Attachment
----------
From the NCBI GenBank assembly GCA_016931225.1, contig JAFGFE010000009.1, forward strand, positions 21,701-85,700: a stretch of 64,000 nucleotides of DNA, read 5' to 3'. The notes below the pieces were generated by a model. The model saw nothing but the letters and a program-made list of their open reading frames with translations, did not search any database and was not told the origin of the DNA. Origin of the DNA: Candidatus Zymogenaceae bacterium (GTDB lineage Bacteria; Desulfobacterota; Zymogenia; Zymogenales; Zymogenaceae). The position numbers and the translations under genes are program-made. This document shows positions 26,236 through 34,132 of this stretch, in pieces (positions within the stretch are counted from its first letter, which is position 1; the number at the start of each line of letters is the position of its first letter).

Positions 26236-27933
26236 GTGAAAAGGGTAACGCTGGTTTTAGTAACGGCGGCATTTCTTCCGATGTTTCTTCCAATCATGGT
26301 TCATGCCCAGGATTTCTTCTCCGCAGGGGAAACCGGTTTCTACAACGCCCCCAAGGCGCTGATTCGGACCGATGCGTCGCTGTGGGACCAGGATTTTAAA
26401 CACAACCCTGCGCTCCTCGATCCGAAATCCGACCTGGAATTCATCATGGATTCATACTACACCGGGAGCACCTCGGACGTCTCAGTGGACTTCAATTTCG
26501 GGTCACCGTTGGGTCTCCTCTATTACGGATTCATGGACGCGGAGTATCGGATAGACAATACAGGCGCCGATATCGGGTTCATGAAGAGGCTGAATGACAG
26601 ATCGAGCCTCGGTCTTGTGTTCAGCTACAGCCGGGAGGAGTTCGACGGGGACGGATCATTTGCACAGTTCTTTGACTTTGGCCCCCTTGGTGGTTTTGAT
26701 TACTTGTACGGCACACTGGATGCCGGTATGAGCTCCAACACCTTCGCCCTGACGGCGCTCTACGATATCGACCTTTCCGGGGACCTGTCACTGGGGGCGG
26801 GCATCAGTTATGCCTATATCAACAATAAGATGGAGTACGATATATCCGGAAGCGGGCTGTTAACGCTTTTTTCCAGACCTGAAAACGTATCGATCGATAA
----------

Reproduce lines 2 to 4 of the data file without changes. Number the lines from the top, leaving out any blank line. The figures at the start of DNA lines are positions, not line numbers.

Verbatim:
Positions 26236-27933
26236 GTGAAAAGGGTAACGCTGGTTTTAGTAACGGCGGCATTTCTTCCGATGTTTCTTCCAATCATGGT
26301 TCATGCCCAGGATTTCTTCTCCGCAGGGGAAACCGGTTTCTACAACGCCCCCAAGGCGCTGATTCGGACCGATGCGTCGCTGTGGGACCAGGATTTTAAA